NY Times Looks At Green Dot 'Maverick' Steve Barr
The Newspaper of Record's Sam Dillon spent some time with Steve Barr, who happens to be a member of the National Advisory Board for Democrats for Education Reform. In keeping with the newspaper's high standards, the phrase "pig fucker" does not appear anywhere in the piece. The set-up graphs:
In just seven years, Mr. Barr’s Green Dot Public Schools organization has founded 10 charter high schools and has won approval to open 10 more. Now, in his most aggressive challenge to the public school system, he is fighting to seize control of Locke Senior High, a gang-ridden school in Watts known as one of the city’s worst. A 15-year-old girl was killed by gunfire there in 2005.
In the process, Mr. Barr has fomented a teachers revolt against the Los Angeles Unified School District. He has driven a wedge through the city’s teachers union by welcoming organized labor — in contrast to other charter operators — and signing a contract with an upstart union. And he has mobilized thousands of black and Hispanic parents to demand better schools.
Educators and policy makers from Sacramento to Washington are watching closely because many believe Green Dot’s audacious tactics have the potential to strengthen and expand the charter school movement nationwide.
I like Steve a lot. When I wrote about his parents union last year I have to admit I enjoyed the time I spend talking shop with him in Los Angeles. When he is on panels at conferences they are never boring. He is a walking, talking soundbite machine who can walk the walk and who shares our collective desire to find a new heart and soul for the Democratic Party. But I diagree with Sam's storyline about Green Dot as a charter school force. One of the things I admire about Steve is that he understands the power dynamic that can allow him to be a PUBLIC SCHOOL FORCE by using the charter school mechanism to clear the way.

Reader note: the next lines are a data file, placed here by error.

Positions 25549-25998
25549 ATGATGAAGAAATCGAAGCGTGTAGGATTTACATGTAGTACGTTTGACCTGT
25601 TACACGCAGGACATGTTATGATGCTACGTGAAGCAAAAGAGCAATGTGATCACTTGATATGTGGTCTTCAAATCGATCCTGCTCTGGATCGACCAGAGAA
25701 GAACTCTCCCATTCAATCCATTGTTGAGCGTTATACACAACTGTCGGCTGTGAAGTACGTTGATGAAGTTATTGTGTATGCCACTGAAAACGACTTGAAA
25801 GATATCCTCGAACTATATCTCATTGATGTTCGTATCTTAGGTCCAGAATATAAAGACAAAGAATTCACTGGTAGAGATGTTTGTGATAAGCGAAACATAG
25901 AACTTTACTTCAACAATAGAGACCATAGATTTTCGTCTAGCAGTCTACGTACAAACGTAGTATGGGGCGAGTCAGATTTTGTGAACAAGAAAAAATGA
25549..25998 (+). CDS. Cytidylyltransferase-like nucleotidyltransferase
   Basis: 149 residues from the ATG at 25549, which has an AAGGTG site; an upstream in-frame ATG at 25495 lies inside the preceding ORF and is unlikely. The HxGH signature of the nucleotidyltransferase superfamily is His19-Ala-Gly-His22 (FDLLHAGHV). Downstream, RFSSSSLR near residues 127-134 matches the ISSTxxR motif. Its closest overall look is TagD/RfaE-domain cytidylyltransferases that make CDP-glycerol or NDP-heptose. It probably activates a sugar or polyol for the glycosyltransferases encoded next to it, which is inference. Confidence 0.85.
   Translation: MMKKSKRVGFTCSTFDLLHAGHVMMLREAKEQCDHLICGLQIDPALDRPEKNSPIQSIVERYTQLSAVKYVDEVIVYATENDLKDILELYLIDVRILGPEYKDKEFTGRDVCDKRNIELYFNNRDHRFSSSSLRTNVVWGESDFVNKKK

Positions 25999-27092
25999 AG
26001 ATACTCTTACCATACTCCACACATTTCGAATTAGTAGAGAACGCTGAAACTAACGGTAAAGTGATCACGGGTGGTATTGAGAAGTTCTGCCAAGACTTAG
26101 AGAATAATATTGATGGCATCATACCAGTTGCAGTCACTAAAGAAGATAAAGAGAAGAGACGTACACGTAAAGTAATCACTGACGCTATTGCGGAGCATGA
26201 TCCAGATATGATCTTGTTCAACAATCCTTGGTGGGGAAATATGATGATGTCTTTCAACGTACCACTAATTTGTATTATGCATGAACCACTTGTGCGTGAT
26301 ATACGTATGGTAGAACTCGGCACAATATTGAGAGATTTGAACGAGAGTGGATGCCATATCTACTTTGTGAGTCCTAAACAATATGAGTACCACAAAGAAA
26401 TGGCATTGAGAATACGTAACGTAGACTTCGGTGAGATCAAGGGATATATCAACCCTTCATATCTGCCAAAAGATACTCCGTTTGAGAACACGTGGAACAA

That has always been what I liked about the idea of charter schools. It's about envelope-pushing, myth-busting, and bar-setting. But if we aren't using charter schools to push foot-dragging union leaders and bureaucrats to shift their focus to providing a quality education within the public school system, I'm not sure why we put so much behind charters. What I mean is that if all we end up with from the charter school movement is a bunch of charter schools and school systems which continue to operate with their heads in the sand, I'm not sure any of us should feel particularly proud.
We all know that school districts aren't exactly going out and looking for ways to serve kids better. Sure, they say they do when they go on strategic planning retreats and they claim victory for the kids each time they hammer out a new contract extension for school labor groups, but everyone reading this blog knows that kind of talk is total bullshit.
Which is why I like Steve Barr's idea of the hostile takeover of crappy public schools. Don't wait for permission, just take the damned thing -- in the name of the public.
It is exciting stuff indeed.
Oh, and by the way, if you will be in the New York City area this Friday evening, feel free to join DFER and Steve Barr at a special happy hour in Chelsea.
UPDATE: Alexander Russo blogs on Barr here. (And if meeting Steve Barr isn't a big enough draw for you on Friday, come and meet Alexander, who has already RSVP'd for the drink fest.)
UPDATE II: At EdWize, Leo Casey seems to think that the right-wing is apoplectic about the waves Barr is causing. Could be, but the charter movement has always been more diverse in its thinking than some folks have believed. (Just like the unions, by the way.)
UPDATE III: Regarding Leo's post, if you read the Clint Bolick quote in the story that he is referencing and click on the Checker Finn Gadfly item that Leo links to, it is nearly impossible to conclude that anyone on the right is losing sleep over this. It won't stop Leo from wishing, but it just isn't there from the evidence he supplies.
UPDATE IV: Eduwonk (also a DFER governing board member) says when it is a battle between producers and consumers, bet on the consumers over the long run.